(11) Feel the life of people on Gunkanjima
The general office can be seen from the second observation area. Only a portion of this brick wall remains, so it is supported. Since it was a facility with many people going in and out, I guess the outer wall was made of stylish brick to show off. If this wall hadn't survived, everything would have been a gray ruin.
This general office had a public bath where miners would bathe after work. There are three large bathtubs, and they entered the first sea bath with their clothes on. Their whole body is covered by black coal powder, so miners probably took off clothes in the water. Only the third bath was a bathtub using fresh water.
As Gunkanjima grows in size, so does its infrastructure. Originally, fresh water was carried to the island by a water supply boat, but a water supply pipe was laid under the sea, and a hole was made under the breakwater for that purpose. At first, power was supplied only by generators, but later a power line was laid from nearby Takashima.
Closest to the living quarters is the third observation area. I can see inside the room through the broken wall. Abandoned household items like the ones I saw in TV documentaries are too far away to see. The apartment complex of the miners and their families was called the Tidal Town (Shio Furi Machi) because the waves hit the buildings when the waves were high. In order to protect the important coal mining equipment, people purposely built the apartment on this side of the island where the wind and waves hit harder. Because these apartments were the first in Japan to be made of reinforced concrete, they still exist as ruins.
In recent years, manual labor has an image that it is hard, dirty, dangerous, and cheap pay. But Gunkanjima was not. Average miner's salary was three to four times that of the average new graduate office worker on the mainland. In today's terms, that equates to a monthly income of about 700,000 yen.
People don't leave the island on a regular basis, and the pay is good. Then, it is natural to want to improve the living environment. At that time, Gunkanjima had the highest ownership rate of the three sacred treasures (TV, refrigerator, and washing machine) in Japan. The ownership rate of TV was 100%. The market was full of food items every day and was regularly visited by peddlers bringing various items.
It has most of the functions necessary for a city. There were hospitals, police, schools, post offices, temples, shrines, public baths, barbershops, pachinko parlors, movie theaters, senior citizens' clubs, and even isolation wards.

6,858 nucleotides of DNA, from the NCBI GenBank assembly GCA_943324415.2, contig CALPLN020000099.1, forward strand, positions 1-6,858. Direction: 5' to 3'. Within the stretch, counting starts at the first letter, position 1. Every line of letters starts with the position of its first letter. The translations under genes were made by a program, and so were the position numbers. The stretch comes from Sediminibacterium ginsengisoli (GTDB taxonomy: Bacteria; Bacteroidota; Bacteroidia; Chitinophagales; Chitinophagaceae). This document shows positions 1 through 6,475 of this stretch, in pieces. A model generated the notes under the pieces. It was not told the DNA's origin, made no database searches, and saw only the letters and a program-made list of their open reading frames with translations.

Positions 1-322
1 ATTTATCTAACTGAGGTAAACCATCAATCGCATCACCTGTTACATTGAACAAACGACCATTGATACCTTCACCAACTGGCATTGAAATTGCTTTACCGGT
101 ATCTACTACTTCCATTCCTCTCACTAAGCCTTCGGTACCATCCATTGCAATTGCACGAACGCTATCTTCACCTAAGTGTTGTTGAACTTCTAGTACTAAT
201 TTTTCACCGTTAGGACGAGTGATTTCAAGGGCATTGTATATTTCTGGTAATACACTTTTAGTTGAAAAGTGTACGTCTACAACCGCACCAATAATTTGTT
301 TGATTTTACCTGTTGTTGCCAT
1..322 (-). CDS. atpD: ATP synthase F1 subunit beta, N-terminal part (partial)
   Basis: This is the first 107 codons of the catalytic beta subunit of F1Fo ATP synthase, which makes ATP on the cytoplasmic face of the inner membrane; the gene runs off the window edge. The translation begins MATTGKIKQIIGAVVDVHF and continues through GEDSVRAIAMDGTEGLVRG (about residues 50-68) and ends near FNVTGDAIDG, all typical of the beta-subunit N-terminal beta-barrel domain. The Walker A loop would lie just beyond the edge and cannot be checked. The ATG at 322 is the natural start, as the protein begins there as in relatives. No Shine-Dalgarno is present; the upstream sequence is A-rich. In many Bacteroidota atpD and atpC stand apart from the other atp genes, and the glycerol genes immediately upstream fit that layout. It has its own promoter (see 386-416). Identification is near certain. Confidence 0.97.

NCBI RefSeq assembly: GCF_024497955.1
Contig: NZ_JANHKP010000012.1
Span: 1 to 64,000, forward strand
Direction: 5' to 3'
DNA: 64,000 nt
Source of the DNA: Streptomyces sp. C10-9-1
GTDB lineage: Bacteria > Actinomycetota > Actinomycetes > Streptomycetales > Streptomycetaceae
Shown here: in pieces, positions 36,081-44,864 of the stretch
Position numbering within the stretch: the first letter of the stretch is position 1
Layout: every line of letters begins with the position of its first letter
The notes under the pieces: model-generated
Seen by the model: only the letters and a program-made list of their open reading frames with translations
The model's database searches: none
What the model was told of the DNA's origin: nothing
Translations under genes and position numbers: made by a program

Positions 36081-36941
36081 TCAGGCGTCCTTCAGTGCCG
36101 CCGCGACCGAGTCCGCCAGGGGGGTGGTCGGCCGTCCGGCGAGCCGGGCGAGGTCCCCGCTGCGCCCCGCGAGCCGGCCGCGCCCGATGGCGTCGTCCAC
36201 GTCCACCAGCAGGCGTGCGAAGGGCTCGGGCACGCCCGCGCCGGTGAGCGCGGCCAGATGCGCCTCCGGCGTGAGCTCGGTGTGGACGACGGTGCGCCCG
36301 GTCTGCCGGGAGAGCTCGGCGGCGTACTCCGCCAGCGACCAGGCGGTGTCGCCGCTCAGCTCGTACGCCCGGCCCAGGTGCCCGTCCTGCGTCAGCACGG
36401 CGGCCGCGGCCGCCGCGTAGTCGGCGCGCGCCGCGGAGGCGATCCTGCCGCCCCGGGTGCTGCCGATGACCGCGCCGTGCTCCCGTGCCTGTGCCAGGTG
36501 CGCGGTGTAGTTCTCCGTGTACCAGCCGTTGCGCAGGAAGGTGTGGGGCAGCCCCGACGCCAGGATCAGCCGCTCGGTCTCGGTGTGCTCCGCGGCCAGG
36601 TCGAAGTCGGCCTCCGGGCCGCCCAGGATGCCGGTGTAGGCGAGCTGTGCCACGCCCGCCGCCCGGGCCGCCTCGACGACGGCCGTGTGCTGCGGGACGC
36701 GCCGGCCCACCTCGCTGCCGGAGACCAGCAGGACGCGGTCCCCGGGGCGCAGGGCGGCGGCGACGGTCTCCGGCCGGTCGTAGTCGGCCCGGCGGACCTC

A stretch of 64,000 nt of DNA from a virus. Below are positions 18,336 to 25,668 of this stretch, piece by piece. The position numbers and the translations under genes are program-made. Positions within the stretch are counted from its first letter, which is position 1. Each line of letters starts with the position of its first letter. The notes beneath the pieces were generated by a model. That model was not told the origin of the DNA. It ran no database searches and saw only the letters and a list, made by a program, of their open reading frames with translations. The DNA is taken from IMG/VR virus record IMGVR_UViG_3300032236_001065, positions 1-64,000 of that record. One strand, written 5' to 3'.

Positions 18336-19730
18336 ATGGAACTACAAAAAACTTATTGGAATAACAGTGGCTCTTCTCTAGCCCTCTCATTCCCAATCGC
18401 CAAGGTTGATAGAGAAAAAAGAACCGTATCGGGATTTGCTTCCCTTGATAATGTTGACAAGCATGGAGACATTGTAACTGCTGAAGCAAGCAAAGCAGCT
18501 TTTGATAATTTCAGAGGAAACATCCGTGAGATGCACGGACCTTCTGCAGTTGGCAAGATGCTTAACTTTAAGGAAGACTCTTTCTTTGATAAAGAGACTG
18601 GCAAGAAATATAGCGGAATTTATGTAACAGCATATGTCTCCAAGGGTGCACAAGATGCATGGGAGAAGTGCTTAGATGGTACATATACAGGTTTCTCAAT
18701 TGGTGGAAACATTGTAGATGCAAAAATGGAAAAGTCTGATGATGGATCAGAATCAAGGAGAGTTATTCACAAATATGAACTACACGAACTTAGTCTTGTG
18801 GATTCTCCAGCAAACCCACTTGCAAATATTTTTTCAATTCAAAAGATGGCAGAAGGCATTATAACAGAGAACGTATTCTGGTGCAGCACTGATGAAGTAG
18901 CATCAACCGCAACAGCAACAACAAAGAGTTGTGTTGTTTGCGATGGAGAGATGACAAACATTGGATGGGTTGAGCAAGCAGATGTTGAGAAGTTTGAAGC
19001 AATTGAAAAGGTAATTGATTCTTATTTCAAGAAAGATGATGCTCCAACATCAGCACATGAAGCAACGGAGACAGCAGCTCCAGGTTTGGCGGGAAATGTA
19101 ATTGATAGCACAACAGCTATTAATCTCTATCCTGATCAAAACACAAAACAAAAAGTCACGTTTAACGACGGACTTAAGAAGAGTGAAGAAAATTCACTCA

The Shinto shrine's main altor is still here. There was a grand festival called Yamagami Matsuri, and portable shrines were run around the residential area. The wooden temple was completely destroyed by the decay, and it is now impossible to see the remnants of it. Was the fire department the only thing I can think of which was not built here? Perhaps miners were trained somewhat similar to firefighters so they didn't need it.
It is said that most of the police work involved taking care of drunken men and arbitrating fights. It feels like a little Japan was here. However, there was one thing that could not be built on this island. What is it? On the way back, the onboard announcement told me the answer.
After finishing the island tour and returning to the ship, the ship will slowly go around the island. You can shoot from a position where Gunkanjima looks like a real battleship. There weren't many guests on this cruise, so it was great to be able to move around freely on the ship's deck.
On the way back to Nagasaki Port, I heard an announcement on the ship that I found something that wasn't on the island. It's a crematorium and a cemetery. Nakanoshima, an island right next to Gunkanjima, played that role. After landing on Gunkanjima, I can understand why. Unless a high chimney is built, the smoke from the cremation will reach the living quarters in the small Gunkanjima. In the long history of Gunkanjima, there were people who finished their lives here.
When you return to Nagasaki Port and disembark, you will receive a cool Gunkanjima Landing Certificate issued by Yamasa Kaiun. I recommend this Gunkanjima cruise. If you like history and ruins, please visit.
Well, it's still about 11:30am. From now on, I will walk from the port to the reproduced version of Dejima (Portuguese and Dutch trading post), which I discovered last night.
>>> Continued to Part.8 (Coming soon)
Battleship Island Gunkanjima Cruise Gallery
>>> Continued to Part.8 (Coming soon)
Please visit my glass jewelry shop from the link below.